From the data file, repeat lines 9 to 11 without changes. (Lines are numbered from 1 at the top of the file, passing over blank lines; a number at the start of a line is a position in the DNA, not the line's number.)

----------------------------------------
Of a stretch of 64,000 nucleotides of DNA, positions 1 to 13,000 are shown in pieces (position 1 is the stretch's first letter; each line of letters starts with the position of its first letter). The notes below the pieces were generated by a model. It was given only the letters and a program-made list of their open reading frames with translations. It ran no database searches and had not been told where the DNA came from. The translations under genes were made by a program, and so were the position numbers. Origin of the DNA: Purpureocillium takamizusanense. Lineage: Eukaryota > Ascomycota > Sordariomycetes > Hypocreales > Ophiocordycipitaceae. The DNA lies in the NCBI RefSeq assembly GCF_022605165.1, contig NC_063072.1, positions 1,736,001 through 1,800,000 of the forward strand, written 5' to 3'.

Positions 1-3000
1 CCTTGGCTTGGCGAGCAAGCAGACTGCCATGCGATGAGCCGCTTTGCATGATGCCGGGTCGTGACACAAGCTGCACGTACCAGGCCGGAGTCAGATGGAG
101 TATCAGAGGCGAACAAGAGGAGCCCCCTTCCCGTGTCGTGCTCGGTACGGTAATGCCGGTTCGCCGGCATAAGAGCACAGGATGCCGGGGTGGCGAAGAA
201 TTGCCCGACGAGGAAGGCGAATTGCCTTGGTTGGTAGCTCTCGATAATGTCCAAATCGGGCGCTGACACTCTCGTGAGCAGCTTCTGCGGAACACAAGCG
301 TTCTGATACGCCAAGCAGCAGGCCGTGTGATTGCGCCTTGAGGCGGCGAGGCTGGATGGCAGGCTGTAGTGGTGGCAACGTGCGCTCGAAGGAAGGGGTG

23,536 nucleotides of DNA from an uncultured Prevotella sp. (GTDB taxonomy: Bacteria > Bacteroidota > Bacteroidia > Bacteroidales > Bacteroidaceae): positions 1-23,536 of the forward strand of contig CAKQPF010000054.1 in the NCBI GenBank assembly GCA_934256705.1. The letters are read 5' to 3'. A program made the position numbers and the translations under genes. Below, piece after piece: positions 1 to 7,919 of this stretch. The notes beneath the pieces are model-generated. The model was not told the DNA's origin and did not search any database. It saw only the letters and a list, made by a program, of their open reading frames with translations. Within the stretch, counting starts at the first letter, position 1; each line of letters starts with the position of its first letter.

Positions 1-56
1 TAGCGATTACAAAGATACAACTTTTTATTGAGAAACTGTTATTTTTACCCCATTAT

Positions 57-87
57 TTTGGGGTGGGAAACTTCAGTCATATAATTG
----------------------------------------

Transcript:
1 TAGCGATTACAAAGATACAACTTTTTATTGAGAAACTGTTATTTTTACCCCATTAT

Positions 57-87
57 TTTGGGGTGGGAAACTTCAGTCATATAATTG